When daily life has you rushing from one thing to the next, mindfulness may be the last thing on your mind. And while the benefits of being present and connecting with your inner self are clear, actually finding the bandwidth to do so is tough at the best of times, and nearly impossible when everything feels like a race.
Technology, of course, is one of the main players in the games of stress and distraction these days, however it can also be a great tool for refocusing your energies. That’s the idea behind OYE, a new wellness app that promotes creative wellbeing, allowing users to check in with their emotions through a series of fun and accessible mindfulness practices. From breathing and meditation exercises to dancing prompts, the app is designed to help you cope with whatever emotional state you find yourself in, and to channel your feelings to reach a state of calm and clarity. Created by a team of Latin American powerhouses – Colombian superstar J Balvin (José Álvaro Osorio Balvín), ed-tech and “happiness activist” Mario Chamorro, and writer Era Antiló – OYE is available in both English and Spanish.
We chat with the trio about the ways they’ve learned to make lemonade out of emotional lemons, and how they hope to change the stigma around striving towards wellness of the mind.
José, your career has always revolved around music and performance; Era, you’re a writer; and Mario, you’ve always worked with technology, podcasts and apps. How did the team come together to create OYE?
José: After the pandemic, global youth – really, everyone – is extremely burnt-out. Anxiety, depression and feelings of being lost in life are very common now. I myself have experienced them, and I’ve learned that through meditation, movement and connection, it is possible to go from fear to creativity. In 2021, I got together with Isaac Lee, founder of Exile Content, who introduced me to Mario and Patrick Dowd, and together we started dreaming about how to help people feel better and take care of their mind and body. In less than two months, we created the OYE council.
Mario: They say that the big changes in the world happen when you have four quadrants: art, science, engineering and design. Within art, we have people like José, who, through his music, has turned his emotions into creative energy. We also have people like Era, who is a writer. On the science side there is a beautiful combination because we have José’s psychiatrist, who has been there since day one, and also Mari Sierra, our Head of Wellness. In engineering we have Ana María, our Head of Product, and our entire product team. Finally, in design, we have Patrick, who is my co-founder and who is in charge of branding, and Daniela, who does content and communications.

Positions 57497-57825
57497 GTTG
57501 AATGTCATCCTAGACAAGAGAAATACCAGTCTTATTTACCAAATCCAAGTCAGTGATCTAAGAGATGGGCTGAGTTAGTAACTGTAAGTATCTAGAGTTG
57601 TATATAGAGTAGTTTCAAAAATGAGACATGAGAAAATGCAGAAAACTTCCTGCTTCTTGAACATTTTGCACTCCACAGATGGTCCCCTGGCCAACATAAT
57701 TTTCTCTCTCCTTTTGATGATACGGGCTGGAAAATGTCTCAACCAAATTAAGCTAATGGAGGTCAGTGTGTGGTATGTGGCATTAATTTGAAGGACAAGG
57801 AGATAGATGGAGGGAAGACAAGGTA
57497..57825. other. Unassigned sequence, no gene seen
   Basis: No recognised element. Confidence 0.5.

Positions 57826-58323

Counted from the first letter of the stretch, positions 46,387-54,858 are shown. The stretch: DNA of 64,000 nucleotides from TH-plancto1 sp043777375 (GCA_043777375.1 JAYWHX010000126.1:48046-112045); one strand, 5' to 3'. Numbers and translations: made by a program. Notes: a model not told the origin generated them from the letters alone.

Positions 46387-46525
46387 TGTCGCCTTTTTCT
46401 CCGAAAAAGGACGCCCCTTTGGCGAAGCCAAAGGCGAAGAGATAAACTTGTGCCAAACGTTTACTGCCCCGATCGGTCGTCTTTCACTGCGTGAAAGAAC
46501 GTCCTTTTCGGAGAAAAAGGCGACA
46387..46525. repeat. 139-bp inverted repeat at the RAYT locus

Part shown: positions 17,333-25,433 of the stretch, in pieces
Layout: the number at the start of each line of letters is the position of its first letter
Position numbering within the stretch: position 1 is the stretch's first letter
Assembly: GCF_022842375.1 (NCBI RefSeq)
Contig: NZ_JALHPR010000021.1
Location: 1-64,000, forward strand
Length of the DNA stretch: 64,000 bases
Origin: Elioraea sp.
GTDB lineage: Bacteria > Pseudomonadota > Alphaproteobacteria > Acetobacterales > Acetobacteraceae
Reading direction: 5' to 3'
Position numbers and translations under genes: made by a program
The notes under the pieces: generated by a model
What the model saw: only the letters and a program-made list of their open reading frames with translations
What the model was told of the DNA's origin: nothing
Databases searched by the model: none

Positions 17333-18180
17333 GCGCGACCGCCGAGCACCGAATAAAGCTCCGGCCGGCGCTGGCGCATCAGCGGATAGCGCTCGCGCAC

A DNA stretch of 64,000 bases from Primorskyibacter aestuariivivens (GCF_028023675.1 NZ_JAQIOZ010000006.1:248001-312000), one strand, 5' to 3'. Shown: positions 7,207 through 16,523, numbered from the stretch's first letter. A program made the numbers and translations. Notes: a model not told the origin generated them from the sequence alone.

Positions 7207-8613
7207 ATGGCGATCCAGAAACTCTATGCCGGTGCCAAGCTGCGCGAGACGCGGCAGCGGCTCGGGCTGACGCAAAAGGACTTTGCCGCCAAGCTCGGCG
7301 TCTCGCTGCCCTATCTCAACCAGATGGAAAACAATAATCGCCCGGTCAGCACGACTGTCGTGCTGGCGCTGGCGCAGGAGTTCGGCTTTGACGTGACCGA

Art is expression, science takes information from the world and turns it into knowledge. Engineering converts that knowledge into utility, and what design does is communicate it. OYE is right in the centre. This is how the team was formed, taking these four variables into account. And we are 80% Latina women.
How did your journey in wellness start?
José: I was losing touch with my ability to feel things. I didn’t feel connected, and people around me used to say: “Why are you depressed if you have everything?” But what is everything? For me, everything is being emotionally and mentally well. It is staying connected to me, to the people I love, and to all the people that have accompanied me to materialise my dreams. I want to give them the best part of me and live true to what I am on the inside. So I started incorporating wellness mind-body practices in my life, which helped me reunite with my true self.
Era: I’ve carried out more than twelve years of research, studying the creative mind and seeing how a creative mind is sculpted, and how a person uses all the natural tools that they already have in order to create the reality that they want. That is what OYE helps you do, to ignite your emotional superpowers, to ignite your human potential and use that energy to manifest the reality that you want.
What is creative wellness?
José: Creative wellness is about transforming your emotions into creative actions and immersing yourself in the journey of feeling better, becoming the creator of your life, and shaping the future. It’s the practice of being present in our internal climate change and recognising that there are no good or bad emotions. All feelings are teachers that give you exactly what you need to continue creating the life you want.